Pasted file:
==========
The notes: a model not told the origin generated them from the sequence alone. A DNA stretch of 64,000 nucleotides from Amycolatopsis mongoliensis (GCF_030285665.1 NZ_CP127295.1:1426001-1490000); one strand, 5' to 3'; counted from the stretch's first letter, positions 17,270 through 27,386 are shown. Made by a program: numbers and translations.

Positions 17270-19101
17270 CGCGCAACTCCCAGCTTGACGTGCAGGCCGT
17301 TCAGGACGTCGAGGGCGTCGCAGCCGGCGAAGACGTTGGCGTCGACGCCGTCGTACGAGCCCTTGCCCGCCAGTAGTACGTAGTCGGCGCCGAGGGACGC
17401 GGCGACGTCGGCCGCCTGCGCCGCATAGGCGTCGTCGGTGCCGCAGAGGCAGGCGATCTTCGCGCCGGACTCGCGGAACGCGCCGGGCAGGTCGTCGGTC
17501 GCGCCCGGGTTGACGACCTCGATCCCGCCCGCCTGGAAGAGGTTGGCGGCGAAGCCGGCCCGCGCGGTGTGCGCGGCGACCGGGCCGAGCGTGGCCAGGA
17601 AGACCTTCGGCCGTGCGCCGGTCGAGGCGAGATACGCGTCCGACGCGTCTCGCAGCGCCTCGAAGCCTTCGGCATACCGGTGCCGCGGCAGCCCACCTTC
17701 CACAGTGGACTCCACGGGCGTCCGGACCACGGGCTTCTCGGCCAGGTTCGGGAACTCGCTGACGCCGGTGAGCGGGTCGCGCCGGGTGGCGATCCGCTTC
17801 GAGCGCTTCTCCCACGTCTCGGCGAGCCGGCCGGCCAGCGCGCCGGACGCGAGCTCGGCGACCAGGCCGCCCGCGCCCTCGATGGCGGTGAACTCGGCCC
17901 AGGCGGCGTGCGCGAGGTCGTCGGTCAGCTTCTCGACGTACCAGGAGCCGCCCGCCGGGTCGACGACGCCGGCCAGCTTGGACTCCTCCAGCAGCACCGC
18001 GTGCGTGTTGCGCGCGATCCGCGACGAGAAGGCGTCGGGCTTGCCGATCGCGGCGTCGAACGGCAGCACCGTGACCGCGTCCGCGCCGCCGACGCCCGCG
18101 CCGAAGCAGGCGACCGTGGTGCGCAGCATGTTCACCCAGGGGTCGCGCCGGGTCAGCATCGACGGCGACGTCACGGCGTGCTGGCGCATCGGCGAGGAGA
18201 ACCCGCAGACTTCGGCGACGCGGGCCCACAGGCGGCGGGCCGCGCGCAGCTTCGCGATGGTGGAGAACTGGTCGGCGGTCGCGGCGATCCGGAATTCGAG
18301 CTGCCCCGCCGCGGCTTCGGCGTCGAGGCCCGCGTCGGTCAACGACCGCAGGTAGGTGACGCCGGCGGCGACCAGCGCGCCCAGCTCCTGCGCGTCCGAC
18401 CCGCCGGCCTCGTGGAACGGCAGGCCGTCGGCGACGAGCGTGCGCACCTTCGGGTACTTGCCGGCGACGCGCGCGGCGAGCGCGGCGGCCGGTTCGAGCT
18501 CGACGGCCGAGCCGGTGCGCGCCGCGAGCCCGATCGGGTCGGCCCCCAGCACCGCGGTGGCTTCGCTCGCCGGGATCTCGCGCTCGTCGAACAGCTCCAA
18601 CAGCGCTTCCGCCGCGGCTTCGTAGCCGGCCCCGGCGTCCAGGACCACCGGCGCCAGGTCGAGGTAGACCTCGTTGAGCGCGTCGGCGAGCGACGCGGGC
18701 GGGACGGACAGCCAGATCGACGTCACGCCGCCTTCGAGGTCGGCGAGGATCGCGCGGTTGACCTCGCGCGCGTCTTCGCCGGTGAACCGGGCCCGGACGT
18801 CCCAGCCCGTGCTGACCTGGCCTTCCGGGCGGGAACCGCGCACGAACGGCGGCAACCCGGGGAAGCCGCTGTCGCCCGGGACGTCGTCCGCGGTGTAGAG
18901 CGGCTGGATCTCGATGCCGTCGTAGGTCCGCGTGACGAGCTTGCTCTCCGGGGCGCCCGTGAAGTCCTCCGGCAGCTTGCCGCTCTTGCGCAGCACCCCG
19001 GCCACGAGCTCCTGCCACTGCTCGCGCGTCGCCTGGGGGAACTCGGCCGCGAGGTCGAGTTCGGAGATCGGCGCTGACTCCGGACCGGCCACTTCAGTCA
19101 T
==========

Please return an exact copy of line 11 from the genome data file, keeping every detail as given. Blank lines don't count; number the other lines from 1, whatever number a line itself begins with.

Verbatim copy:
18001 GTGCGTGTTGCGCGCGATCCGCGACGAGAAGGCGTCGGGCTTGCCGATCGCGGCGTCGAACGGCAGCACCGTGACCGCGTCCGCGCCGCCGACGCCCGCG